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Too Difficult Music

By J. M. Baldwin.
The number of pupils studying music throughout the United States is increasing every year and with the growing demand for study there is a corresponding increase in the number of teachers, many of whom are young and inexperienced. These teachers are capable of getting along very nicely till they get so far, and then they come to a full stop. What is the difficulty? Is the teacher at fault, or is the pupil failing to do her part? The riddle is easy to read. The pupil in nearly every instance dislikes the grind of technical study, and the teacher, anxious to secure a big class and to show quick results, allows the pupil to proceed without adequate technical drill until a certain level is reached. Few students can do creditable work without scales and five-finger exercises, however naturally talented they may be, and however brilliant their teacher.
The writer once had a young lady call on him for instruction, who remarked: "I want to study with you if you will not give me scales and finger exercises." This is but one of thousands of cases. The young, inexperienced teacher who allows her pupils to continue lessons without scales and finger studies is on the road to failure.
After study has been continued for a while parents and friends expect the student to be able to play something. The pupil has insufficient technic, and consequently when a comparatively easy piece is given to play at sight the pupil has not the ability to handle it. By continued practice she may be able to stumble through it, but it taxes the pupil's ability to the utmost extent even to attempt to play the piece.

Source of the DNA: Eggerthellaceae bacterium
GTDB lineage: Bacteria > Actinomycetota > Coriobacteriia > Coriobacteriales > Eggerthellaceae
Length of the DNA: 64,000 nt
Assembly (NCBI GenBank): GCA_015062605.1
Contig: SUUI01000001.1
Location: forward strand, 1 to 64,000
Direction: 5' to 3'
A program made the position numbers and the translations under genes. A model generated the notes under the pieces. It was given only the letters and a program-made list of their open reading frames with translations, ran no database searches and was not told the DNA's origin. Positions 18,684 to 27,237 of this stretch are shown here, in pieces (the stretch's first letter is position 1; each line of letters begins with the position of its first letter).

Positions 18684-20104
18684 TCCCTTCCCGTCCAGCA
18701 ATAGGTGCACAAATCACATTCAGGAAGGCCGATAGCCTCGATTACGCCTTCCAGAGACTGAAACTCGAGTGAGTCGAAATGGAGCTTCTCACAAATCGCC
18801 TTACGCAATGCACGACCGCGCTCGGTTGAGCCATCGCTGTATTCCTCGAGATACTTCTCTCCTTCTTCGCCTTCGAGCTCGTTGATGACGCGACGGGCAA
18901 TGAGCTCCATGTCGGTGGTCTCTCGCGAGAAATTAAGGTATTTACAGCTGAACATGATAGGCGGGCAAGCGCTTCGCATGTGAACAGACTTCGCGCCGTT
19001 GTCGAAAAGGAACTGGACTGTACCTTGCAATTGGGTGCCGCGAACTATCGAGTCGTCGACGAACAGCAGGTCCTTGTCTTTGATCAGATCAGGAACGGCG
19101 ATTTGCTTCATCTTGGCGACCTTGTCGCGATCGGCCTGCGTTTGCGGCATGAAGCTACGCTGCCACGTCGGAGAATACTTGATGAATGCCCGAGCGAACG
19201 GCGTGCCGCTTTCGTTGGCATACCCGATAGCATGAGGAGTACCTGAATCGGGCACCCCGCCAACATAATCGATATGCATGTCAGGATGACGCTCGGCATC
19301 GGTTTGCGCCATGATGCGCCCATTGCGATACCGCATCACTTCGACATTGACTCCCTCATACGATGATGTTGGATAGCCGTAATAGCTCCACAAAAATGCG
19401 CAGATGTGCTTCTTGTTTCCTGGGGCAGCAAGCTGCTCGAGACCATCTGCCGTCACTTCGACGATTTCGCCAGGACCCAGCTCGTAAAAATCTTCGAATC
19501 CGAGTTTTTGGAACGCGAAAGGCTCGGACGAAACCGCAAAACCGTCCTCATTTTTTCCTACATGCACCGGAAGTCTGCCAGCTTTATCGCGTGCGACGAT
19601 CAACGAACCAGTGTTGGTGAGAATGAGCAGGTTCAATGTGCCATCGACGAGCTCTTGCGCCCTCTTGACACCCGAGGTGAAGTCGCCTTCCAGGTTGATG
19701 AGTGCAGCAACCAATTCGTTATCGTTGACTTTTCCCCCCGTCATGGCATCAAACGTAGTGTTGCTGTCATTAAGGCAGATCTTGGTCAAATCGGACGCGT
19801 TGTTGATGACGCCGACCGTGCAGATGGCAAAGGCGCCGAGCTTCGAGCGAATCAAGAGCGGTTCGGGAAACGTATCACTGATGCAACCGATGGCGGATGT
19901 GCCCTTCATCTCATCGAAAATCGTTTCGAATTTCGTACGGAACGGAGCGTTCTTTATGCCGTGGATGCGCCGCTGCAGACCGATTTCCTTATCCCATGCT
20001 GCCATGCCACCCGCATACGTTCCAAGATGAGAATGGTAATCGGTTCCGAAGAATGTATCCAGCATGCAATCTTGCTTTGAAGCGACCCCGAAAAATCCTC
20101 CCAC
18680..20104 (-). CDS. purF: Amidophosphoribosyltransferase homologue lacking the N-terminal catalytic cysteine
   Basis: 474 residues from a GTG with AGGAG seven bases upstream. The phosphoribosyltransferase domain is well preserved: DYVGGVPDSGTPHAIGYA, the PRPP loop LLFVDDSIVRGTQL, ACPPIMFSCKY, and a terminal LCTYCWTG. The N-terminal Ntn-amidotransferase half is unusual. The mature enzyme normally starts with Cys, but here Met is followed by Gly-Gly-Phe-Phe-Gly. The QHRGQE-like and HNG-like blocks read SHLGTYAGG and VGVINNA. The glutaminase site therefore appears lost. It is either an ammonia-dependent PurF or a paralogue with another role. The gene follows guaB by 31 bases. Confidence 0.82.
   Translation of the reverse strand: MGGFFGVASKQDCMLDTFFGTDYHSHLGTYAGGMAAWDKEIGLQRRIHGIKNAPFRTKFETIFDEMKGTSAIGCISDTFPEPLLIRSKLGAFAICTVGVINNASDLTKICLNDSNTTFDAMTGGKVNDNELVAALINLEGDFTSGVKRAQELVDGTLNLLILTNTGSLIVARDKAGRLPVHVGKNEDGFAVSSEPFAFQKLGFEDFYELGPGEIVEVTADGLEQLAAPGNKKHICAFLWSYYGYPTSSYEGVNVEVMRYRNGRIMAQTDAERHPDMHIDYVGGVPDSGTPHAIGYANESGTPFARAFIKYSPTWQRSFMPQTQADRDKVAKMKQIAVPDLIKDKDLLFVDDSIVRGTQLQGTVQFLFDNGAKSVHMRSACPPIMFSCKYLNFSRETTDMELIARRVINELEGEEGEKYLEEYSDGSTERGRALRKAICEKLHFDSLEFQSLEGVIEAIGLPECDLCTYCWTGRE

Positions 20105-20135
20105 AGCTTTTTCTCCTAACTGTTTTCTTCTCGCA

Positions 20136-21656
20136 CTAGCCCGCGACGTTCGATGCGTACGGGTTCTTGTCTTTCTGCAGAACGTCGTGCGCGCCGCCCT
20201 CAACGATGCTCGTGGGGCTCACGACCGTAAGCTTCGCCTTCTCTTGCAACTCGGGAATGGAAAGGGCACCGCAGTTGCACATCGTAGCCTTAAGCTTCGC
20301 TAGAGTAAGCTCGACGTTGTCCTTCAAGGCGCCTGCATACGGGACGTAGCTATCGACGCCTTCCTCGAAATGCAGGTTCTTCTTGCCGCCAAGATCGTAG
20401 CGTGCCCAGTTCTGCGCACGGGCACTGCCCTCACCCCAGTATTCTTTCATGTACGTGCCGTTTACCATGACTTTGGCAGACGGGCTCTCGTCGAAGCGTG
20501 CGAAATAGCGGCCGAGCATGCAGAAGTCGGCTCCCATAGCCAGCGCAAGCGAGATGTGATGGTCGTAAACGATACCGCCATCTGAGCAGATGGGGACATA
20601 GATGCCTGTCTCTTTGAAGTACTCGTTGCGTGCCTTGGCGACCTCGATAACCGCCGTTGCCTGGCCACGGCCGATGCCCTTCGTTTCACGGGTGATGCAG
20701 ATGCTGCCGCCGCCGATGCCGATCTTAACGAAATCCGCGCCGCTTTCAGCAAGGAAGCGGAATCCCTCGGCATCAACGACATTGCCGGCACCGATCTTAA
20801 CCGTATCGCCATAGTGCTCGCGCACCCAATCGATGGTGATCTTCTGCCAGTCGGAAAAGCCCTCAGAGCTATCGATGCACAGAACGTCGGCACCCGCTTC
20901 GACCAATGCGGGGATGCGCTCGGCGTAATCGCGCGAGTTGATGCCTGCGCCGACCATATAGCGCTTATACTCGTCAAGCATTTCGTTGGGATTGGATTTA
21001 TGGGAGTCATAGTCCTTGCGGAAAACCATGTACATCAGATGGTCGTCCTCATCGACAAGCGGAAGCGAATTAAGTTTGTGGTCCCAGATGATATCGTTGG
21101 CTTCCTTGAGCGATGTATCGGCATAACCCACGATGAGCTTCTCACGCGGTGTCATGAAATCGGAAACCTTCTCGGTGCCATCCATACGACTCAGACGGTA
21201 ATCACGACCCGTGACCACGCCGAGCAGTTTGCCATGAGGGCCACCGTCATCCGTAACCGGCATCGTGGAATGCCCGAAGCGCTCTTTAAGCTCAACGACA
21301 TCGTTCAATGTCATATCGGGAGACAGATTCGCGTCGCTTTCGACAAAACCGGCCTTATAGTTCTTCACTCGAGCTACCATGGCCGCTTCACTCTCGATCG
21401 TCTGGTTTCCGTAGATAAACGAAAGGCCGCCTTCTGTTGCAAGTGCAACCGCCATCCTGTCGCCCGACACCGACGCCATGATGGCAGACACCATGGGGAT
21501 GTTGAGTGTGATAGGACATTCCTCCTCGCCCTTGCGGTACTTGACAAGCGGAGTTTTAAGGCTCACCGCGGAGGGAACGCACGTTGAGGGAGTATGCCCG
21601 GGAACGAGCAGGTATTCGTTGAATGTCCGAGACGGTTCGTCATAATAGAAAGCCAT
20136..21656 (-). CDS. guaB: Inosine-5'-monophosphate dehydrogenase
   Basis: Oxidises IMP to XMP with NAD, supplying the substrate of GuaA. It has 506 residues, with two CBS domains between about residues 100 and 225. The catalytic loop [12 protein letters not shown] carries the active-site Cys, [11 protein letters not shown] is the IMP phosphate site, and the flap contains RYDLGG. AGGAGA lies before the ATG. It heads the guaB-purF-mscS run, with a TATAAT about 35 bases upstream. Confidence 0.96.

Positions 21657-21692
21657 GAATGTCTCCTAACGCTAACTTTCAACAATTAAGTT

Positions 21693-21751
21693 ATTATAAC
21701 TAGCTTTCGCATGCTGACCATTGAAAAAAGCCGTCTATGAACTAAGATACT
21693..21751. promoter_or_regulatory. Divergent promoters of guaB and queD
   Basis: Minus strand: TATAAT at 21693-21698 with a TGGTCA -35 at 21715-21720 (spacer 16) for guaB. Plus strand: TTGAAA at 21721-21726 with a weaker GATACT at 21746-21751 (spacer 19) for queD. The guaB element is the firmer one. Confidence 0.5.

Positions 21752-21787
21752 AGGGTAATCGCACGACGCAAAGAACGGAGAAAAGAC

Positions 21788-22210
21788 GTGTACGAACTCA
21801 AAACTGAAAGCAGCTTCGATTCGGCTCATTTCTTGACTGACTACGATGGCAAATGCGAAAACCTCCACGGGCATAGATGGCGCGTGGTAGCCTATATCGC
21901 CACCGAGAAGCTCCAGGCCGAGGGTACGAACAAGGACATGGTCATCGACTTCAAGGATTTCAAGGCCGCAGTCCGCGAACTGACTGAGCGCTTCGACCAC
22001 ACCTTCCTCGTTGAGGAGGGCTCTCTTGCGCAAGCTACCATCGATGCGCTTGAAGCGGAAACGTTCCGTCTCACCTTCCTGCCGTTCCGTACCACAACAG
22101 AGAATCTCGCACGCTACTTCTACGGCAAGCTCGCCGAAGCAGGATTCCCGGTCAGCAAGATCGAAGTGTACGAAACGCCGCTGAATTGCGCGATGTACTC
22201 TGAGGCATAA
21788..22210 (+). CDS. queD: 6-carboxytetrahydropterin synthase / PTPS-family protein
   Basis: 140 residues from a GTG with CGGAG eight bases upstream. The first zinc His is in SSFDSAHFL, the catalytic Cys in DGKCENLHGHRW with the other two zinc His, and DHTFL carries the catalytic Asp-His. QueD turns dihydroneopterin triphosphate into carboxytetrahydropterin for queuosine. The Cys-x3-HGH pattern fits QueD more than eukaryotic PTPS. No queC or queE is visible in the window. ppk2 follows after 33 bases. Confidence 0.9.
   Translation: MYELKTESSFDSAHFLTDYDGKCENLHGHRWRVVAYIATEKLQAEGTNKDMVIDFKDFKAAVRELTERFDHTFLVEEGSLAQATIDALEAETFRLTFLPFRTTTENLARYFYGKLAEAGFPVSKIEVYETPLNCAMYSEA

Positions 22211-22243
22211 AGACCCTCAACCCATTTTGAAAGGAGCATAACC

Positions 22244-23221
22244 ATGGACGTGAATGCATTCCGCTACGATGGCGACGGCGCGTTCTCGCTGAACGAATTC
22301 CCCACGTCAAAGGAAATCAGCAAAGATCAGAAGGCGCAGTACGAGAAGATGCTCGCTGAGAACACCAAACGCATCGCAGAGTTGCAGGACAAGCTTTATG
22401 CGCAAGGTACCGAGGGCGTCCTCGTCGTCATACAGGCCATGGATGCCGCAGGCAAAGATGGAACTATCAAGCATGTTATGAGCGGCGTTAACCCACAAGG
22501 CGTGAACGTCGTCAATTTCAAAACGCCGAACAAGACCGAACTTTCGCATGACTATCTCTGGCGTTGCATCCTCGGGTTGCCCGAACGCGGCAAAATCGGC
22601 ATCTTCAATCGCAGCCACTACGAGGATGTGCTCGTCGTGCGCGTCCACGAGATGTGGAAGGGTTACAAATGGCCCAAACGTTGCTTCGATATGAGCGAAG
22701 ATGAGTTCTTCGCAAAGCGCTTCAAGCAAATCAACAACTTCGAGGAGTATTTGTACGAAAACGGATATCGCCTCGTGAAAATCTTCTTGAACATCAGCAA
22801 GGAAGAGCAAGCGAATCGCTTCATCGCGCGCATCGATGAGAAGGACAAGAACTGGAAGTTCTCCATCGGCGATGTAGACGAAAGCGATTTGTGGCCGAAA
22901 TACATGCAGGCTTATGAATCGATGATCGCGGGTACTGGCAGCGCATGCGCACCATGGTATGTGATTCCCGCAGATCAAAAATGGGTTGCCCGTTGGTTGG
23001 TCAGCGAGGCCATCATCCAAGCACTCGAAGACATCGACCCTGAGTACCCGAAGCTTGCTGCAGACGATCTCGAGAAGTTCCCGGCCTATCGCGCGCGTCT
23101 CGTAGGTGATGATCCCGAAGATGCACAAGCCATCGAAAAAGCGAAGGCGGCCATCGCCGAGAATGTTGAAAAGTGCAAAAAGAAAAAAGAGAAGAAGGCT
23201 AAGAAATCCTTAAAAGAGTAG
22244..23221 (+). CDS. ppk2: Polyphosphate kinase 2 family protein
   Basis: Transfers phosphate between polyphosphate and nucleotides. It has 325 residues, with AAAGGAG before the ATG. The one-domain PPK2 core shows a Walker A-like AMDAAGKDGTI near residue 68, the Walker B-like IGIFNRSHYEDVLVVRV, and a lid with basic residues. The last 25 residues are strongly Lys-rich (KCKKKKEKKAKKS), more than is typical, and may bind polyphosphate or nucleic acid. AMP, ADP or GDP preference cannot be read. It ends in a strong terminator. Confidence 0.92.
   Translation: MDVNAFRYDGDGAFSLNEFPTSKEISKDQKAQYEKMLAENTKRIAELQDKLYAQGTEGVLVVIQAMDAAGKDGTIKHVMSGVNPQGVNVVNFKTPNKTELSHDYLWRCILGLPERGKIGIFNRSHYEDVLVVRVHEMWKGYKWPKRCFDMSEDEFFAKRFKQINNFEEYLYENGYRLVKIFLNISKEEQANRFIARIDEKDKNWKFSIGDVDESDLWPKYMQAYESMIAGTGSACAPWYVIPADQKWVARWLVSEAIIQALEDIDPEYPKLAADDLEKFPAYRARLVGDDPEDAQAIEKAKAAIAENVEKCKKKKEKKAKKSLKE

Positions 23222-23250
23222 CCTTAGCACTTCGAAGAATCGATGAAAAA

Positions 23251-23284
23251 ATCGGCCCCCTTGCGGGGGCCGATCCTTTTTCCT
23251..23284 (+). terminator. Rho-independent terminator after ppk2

Artistic style, smoothness of tone, a velvet touch are sought by the musician with good taste. It is of common occurrence for teachers to give pupils music that is beyond their technical ability. When the instructor gives a new piece of music at nearly every lesson the parents often assume that the pupil is making rapid progress and that the teacher is a genius. Select any one of the pieces studied and have the pupil play it. In nearly every case the faults become apparent at once.
Nine times out of ten the student who can play the scales well can play his pieces correctly and effectively. It is better to devote an entire lesson to one scale, and to master it, than to spend the time trying to learn a piece, and in the end to have it only half learned.
Scales and technical studies are the foundation to future success. Without them little can be accomplished. The instructor who is seeking success and laying the foundation for future use can do no better than stick to scales. The student who has not the "grit" to practice scales continuously will accomplish little in music.

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